However, that industry knowledge and local expertise potentially can’t be recreated. Nor can the value of the work estate agents do to keep a sale on track and moving forwards, often liaising with both parties to ensure everything runs smoothly.

Yet many people are prepared to abandon that in favour of going it alone and potentially saving thousands.

‘Had it too good for too long’

Property guru Sarah Beeny launched online estate agent and argues that online agents have a definite place alongside the traditional alternatives:

“98% of all property searches now begin online, so that's where you need to be,” she argues.

“Traditional estate agents can work well, but they charge a percentage fee for a sale rather than the lower, fixed fee of online agents.”

Michael Bruce, CEO of Purplebricks, says that the increased competition can only be good for homebuyers. He comments: “Traditional high street estate agents have had it too good for too long.

In 2000, the launch of Rightmove and Zoopla changed the way that people looked for property forever, but for those actually paying the estate agents’ bills, the sellers, there was still much room for improvement, both in terms of process and cost.  A hybrid approach, combining people and technology, was well overdue and it massively benefits consumers because it’s a more convenient, transparent and fairer way to buy, sell or let property, 24/7.

“The hybrid business model is very successful – we’re proof of that, we have an average Trustpilot rating of 9.4/10 from over 11,000 reviews – and it is here to stay. That doesn’t necessarily mean the death of the high street, it just means that consumers have more choices, which can only be a good thing.”

Room for improvement

Perhaps our willingness to abandon traditional estate agents in favour of online selling platforms like Purplebricks and Tepilo is because we do not actually understand the level of work involved in effectively marketing a property and getting the best price for it.’s Alex Thorpe says: “What’s clear from our research is that homeowners don’t necessarily understand the sheer amount of work that goes into selling a property.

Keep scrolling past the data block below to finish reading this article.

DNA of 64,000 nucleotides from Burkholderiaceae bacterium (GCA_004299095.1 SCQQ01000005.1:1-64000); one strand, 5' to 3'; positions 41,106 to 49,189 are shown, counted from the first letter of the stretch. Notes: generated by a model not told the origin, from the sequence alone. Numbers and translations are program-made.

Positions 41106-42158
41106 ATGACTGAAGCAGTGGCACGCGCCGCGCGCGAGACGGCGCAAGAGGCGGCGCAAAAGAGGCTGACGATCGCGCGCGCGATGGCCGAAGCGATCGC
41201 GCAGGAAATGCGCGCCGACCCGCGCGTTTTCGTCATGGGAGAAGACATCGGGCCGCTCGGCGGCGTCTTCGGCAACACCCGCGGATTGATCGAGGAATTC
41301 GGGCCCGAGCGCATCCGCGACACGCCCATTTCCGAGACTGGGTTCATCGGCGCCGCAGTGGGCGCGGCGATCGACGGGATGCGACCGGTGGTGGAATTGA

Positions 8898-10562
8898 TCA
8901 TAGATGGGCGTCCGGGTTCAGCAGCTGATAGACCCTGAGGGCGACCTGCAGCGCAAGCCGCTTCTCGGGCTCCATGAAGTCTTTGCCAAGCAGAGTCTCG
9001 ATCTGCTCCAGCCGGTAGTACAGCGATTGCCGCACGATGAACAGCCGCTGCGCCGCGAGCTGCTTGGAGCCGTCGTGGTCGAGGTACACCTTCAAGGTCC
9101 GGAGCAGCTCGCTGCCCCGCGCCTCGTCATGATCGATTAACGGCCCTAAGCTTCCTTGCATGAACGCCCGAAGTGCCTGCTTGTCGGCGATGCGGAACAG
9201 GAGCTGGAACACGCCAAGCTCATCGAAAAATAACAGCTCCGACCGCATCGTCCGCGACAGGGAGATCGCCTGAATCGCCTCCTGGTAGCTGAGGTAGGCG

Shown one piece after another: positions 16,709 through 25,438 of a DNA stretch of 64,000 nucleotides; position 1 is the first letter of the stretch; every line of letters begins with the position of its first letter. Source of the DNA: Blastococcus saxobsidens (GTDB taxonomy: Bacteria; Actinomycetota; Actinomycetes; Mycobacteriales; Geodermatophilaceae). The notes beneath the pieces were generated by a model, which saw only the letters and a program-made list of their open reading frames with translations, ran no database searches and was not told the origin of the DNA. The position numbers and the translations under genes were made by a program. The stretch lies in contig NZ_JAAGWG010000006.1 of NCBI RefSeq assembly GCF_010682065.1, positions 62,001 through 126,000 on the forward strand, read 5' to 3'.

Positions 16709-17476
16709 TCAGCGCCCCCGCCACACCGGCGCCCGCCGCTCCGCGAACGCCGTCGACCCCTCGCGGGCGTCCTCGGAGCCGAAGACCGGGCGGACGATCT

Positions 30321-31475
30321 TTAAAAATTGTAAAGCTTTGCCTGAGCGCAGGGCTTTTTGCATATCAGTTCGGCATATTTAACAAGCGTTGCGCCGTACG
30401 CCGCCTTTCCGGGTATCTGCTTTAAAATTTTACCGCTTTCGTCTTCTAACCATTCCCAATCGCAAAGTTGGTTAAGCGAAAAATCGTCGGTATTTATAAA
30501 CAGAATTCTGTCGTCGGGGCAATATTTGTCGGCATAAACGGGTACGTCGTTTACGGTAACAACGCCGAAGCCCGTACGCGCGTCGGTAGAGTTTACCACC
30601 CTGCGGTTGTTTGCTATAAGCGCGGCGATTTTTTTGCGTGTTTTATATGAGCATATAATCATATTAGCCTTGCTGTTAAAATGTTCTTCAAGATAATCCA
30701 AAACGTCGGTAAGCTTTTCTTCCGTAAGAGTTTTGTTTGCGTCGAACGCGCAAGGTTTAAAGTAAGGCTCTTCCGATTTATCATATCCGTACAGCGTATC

“From local knowledge and an understanding of the marketplace, to an awareness of what a target audience is looking for and an understanding of how best to promote property, estate agents work very hard for their fee to deliver the best price for homeowners.

There is a real need for estate agents to better promote the value they can bring consumers, so sellers can truly understand the best estate agent for their needs.”

Maybe we do still need estate agents, maybe the slow-moving housing market would grind to a near halt without experienced, knowledgeable professionals chivvying it along. But if estate agents don’t start doing more to actively demonstrate their worth then the industry faces even greater disruption and, ultimately, the risk of being superseded by online alternatives.

What do you think? Have your say using the comments below.